The same principles apply in our personal lives. While it is absolutely fine to seek the shortest possible route to work every day, it probably isn't a great idea to speed 100 miles per hour to cut my commute down by a few minutes. While my commute may decrease linearly, the risk of adverse consequences probably increases exponentially. This is also true in trying to achieve wealth, wisdom, health, and many other items on life's checklist. The more we rush to become wealthy, the greater risks we take (leverage, moonshots, etc.). The more convenient we attempt to make our meals, the less healthy they typically are. The quicker we try to find a mate, the more likely we are to settle.

The critical path (to wealth, to health, to wisdom) involves balancing the exponentially increasing risk of failing to achieve the goal and linearly decreasing time/cost. 40% IRR's are silly if we're cranking leverage 8 turns and running the risk of bankrupting a company. Sure, stripping costs from a company increases cash flow now, but ask Sears how that worked out in the long run. We don't need fast food if we have 30 extra minutes to cook. That 30 extra minutes daily might add 10 years to your life. We don't need more twitter when we have great works of literature - does Donald Trump have the wisdom of GK Chesterton or CS Lewis?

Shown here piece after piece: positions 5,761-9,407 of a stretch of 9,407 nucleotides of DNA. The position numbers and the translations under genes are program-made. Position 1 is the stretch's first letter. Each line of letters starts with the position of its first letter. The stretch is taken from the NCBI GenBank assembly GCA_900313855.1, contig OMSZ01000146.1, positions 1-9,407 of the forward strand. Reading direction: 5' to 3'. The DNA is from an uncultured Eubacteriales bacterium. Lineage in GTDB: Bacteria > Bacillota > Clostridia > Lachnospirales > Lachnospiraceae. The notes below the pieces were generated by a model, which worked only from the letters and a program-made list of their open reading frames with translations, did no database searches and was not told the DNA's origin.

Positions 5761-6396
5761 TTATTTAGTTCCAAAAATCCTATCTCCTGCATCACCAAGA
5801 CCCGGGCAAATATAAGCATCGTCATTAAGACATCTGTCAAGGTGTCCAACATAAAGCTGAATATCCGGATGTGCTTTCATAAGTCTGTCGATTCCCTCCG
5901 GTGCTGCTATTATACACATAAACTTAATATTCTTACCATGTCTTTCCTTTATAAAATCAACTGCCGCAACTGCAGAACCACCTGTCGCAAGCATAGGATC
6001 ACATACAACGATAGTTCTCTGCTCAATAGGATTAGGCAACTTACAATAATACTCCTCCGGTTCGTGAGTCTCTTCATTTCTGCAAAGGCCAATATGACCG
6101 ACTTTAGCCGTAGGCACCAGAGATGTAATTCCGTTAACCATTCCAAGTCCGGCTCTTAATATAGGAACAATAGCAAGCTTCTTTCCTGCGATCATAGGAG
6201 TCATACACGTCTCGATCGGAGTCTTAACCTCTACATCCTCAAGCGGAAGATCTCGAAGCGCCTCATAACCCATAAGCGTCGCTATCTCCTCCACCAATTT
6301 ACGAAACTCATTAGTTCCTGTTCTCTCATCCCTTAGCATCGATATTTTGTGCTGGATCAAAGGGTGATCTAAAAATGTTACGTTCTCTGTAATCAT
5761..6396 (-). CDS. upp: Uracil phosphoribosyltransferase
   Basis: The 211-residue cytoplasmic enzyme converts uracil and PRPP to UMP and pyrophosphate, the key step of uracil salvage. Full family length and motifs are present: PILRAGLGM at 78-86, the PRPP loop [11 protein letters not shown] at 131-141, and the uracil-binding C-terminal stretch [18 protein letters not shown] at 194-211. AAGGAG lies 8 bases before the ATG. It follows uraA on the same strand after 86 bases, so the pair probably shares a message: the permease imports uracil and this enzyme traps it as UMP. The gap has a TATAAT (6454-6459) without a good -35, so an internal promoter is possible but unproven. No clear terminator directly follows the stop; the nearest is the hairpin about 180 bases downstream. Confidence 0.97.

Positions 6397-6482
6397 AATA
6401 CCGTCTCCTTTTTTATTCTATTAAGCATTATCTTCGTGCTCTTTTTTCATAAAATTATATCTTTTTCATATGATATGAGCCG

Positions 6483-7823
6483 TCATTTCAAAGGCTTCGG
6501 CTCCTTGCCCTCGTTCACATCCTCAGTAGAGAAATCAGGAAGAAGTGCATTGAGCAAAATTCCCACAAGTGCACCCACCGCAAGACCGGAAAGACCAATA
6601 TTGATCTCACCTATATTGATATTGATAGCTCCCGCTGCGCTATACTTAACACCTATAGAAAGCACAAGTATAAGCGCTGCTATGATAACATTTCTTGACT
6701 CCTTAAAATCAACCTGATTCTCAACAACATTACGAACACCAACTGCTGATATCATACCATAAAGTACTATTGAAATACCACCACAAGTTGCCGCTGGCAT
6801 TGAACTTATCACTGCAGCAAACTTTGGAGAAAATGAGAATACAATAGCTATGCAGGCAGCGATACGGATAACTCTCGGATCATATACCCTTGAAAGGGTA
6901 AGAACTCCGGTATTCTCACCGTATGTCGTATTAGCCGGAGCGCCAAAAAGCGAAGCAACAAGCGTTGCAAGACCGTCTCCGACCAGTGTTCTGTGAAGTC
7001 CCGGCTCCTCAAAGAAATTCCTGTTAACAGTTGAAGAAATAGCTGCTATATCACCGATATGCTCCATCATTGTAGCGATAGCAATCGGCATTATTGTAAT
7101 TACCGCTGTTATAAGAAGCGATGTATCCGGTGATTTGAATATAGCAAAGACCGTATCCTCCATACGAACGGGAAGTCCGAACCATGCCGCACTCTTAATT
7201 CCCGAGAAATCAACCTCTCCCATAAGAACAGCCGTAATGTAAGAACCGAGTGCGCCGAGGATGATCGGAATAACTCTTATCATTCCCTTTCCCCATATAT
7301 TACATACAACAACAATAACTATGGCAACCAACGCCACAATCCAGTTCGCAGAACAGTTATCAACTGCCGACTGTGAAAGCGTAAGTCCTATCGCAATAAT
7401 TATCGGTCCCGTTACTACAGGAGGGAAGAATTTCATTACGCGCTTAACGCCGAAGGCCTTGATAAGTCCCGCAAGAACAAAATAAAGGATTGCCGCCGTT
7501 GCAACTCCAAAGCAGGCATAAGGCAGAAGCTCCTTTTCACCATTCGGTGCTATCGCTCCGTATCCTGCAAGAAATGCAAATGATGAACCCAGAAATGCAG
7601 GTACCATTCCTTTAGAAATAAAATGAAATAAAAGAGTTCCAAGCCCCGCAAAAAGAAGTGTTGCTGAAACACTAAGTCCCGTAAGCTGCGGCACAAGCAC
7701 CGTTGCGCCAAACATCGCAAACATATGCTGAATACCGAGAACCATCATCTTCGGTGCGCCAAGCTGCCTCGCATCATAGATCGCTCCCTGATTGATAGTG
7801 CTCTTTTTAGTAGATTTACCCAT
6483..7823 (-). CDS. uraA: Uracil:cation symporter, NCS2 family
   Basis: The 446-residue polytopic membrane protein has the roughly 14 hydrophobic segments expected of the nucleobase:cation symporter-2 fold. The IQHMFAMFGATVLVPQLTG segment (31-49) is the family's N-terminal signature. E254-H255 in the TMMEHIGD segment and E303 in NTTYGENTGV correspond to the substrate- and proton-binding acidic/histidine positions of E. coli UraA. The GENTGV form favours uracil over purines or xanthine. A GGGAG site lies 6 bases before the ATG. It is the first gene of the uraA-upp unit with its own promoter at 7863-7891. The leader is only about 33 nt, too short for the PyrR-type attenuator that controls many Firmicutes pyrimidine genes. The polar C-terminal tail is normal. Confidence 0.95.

I realize we're all trying to keep to our own critical paths in life as we attempt to achieve goals large and small. But sometimes it's nice to just slow down and enjoy the process, because compressing any schedule too tight carries risks that just aren't worth taking.


Investing What 15 years of Y Combinator investments can tell us about startups (Y Combinator) Howard Marks' new memo: You Bet! (Howard Marks) Finding time to invest in yourself (Naval Ravikant)

Morgan Housel interviews Brent Beshore at the MicroCap Leadership Summit 2019 (MicroCap Club)

CASPERhaps (No Mercy/No Malice) Deep dive into broadcast media companies (Yet Another Value Blog)

Technology Deep dive - Epic Games and the quest to push boundaries (Master the Meta) Inside-out vs. outside-in: the adoption of new technologies (a16z) How to lose a monopoly: Microsoft, IBM, and anti-trust (Benedict Evans) Visa, Plaid, networks, and jobs (Ben Thompson)

The gene-drive dilemma: we can alter entire species, but should we? (New York Times) Macro

Princeton's rich commodity scholars (Macro Ops) The Michael Marcus tape - the tale of Commodities Corp. (Macro Ops) A succesful speculator's approach to commodities trading (Morris Markovitz)

Why Manhattan's skyscrapers are empty (Derek Thompson) Fed policy, chaos theory, shale and dangerous miscalculations in the middle-east (Capitalist Exploits)

The unsurprising repo market surprise (Integrating Investor)